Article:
Clinical Application of Rorschach in Diagnosing Paranoid Schizophrenia: Across-Cultural Comparison
09 Jul, 1989
09 May, 1990
30 Jun, 1990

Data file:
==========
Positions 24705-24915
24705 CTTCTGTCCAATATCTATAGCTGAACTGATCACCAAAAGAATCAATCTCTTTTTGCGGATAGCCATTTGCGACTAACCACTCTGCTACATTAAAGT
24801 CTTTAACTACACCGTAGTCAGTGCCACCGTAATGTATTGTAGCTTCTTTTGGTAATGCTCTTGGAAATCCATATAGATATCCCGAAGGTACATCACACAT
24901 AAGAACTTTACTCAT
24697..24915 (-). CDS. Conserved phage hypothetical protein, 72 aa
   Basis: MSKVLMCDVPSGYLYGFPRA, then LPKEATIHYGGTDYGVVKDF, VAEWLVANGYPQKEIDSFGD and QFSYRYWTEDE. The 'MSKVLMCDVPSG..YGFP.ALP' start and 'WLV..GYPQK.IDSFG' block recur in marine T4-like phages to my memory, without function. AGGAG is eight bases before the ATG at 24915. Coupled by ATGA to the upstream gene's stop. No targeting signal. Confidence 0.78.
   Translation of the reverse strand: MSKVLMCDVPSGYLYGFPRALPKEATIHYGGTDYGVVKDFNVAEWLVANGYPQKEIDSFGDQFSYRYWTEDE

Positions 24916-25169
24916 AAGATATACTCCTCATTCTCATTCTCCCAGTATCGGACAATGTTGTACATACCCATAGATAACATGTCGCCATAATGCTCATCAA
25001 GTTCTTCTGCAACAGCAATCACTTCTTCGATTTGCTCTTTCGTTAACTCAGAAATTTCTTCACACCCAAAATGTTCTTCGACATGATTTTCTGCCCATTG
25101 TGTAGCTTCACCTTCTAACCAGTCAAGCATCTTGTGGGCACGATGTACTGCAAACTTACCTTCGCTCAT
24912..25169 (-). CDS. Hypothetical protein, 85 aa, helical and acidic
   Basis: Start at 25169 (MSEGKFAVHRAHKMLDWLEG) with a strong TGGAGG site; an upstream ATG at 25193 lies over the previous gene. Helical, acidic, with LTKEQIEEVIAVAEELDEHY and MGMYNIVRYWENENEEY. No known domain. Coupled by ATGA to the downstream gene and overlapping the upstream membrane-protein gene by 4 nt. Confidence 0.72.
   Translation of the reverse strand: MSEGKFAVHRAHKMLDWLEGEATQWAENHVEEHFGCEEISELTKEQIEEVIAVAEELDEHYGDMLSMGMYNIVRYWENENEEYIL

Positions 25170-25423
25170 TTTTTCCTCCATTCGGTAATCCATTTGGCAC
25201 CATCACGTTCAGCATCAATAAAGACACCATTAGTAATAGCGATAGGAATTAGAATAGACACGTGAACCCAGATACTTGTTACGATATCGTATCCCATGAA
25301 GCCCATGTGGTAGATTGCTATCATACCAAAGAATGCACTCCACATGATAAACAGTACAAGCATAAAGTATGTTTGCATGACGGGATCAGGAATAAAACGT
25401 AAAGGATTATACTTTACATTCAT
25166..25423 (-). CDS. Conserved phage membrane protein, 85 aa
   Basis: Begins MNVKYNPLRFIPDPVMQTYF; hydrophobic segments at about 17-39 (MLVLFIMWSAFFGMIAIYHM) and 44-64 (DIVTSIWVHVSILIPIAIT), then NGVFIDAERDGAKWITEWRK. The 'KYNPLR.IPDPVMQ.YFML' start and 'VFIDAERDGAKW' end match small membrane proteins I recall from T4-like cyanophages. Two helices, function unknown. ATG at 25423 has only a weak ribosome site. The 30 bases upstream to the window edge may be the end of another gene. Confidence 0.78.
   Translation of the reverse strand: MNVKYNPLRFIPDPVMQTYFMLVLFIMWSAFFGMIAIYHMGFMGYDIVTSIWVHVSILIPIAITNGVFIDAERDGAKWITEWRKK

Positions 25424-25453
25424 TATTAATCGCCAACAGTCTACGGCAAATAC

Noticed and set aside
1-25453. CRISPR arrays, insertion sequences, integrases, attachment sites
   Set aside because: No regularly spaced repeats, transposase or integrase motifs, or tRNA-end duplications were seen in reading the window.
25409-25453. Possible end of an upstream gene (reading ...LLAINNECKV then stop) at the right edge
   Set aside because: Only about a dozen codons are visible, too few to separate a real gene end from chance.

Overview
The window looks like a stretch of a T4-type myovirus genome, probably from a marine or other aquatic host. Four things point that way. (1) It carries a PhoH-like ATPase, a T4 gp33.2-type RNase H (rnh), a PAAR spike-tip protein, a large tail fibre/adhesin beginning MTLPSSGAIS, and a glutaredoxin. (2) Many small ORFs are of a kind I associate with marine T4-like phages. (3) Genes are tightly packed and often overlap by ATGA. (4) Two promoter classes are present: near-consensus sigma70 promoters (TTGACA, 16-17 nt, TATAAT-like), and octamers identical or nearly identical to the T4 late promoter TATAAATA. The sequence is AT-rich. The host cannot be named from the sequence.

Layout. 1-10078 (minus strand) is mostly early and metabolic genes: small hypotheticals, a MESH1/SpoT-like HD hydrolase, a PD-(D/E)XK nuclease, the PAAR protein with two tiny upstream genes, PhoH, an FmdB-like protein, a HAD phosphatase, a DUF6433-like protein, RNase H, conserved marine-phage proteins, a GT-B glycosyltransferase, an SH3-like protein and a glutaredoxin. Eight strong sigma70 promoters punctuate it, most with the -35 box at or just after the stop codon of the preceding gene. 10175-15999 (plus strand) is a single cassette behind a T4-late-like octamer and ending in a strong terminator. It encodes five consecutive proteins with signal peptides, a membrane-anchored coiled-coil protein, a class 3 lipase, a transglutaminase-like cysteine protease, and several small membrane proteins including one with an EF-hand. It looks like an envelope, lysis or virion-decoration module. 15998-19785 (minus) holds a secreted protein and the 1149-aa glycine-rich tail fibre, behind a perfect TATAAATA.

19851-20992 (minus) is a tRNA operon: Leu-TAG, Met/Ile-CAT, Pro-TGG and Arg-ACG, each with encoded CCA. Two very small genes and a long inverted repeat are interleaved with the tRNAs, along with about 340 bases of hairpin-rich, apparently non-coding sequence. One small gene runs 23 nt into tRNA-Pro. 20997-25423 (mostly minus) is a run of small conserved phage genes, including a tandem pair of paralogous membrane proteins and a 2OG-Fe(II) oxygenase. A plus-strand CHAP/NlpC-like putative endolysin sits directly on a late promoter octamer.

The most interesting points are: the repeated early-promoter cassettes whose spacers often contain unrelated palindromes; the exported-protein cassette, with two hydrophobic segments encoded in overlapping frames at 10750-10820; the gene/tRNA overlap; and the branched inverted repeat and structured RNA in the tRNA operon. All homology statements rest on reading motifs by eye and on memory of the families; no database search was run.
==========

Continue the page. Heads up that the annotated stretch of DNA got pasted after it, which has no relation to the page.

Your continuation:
There is accumulating evidence that projective techniques can be successfully used in clinical differential diagnosis. Rorschach is one of the mot powerful techniques employed for this purpose. The advantage of a projective technique, especially Rorschach, for clinical diagnosis lies in its nonreactive nature and the response facilitating characteristic for the psychologically and mentally disturbed unresponsive individuals. Even minimum responses of a patient to Rorschach may be interpreted to have some ideas about his mental state. Rorschach can be effectively utilized in our socio-cultural context for a number of reasons (Farooqi, 1987). The incidence of mental illness is presumed to be high in our poor and illiterate population. These persons can not be administered a verbal clinical test, e.g., MMPI for diagnostic purposes. Moreover, in the absence of indigenous criteria and norms for the classification of mentally ill, the majority of the clinicians make use of their own clinical experience in diagnosing the illness of a patient. This may lead, in considerable number of cases, to erroneous judgments. The use of Rorschach, as a diagnostic instrument, would be helpful in arriving at a more objective assessment. Thus, studies are needed to be conducted to develop the norms for different diagnostic categories and to determine Rorschach's diagnostic validity. The present study is an attempt to explain the method and procedure of using Rorschach for diagnostic purpose in the case of paranoid schizophrenia.
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